- If you are taking your mom out to brunch, a popular choice, remember to leave a tip for the wait staff. Even though you stand in line and get your own food, you need to remember the people who bring you your drinks, take away your used plates and pick up after you. They deserve a tip.
- Stepmothers count. Some stepchildren have a great relationship with their stepmother while others do not. Either way, you should still acknowledge her. You could send her a card, or maybe take her to lunch. It does not even have to be on Mother’s Day, especially if you are spending the day with your mom. Also, you are being an excellent role model for your children by putting any ill feelings aside.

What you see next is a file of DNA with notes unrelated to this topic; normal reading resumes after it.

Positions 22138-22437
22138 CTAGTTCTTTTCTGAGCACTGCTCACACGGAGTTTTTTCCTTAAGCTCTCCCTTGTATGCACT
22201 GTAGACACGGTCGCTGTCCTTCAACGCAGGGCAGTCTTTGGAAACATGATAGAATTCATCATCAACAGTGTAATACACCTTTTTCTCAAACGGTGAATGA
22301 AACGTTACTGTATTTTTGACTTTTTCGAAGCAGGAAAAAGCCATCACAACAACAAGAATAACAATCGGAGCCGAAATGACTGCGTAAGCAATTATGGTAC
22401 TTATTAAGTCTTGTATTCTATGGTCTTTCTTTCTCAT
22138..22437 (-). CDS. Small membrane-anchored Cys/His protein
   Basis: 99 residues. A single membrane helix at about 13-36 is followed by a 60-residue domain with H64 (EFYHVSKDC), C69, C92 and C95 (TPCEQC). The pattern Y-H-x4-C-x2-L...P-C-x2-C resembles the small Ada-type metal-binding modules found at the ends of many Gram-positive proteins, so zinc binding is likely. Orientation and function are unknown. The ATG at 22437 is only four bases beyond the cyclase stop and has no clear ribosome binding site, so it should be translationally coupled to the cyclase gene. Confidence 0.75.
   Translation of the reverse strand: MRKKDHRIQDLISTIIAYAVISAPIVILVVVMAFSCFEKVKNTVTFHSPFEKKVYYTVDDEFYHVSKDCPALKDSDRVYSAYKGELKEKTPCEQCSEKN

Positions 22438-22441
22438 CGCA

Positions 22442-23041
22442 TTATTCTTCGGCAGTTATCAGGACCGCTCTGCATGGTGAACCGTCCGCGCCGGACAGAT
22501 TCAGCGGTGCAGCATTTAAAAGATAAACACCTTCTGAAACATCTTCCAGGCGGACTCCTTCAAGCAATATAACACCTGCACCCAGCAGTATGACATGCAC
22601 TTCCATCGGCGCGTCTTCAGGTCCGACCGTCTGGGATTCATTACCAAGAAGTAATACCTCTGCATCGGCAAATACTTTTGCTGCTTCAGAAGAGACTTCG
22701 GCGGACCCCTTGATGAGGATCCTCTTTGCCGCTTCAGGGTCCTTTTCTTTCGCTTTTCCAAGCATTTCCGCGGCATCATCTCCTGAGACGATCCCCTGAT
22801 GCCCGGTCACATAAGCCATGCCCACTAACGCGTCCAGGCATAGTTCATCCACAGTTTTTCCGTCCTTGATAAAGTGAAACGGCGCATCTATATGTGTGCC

- If you want to spend Mother’s Day with your mom and your husband wants the two of you to celebrate with his, then you should try to compromise. You can either spend half the day with your mom and the second half with his, or you can divide and conquer.
- Give mom a gift that she wants. Whatever you decide to buy her, make sure it is within your budget. If your family buys a family gift make sure that it is something that everyone can afford.
- Carnations are generally given on Mother’s Day because white carnations were Anna Jarvis‘ favorite flower.
- Lastly, don’t wait until Mother’s Day to tell your mom that you love her. It always means more to call your mother and tell her you love her on a normal day than it does on a birthday or Mother’s Day when it is expected.
When it comes to holiday cards, a personal touch is always appreciated. You want to thank your colleagues and clients for their patronage during the year. The best way to do this is to put forth the personal effort to show them that you do appreciate them.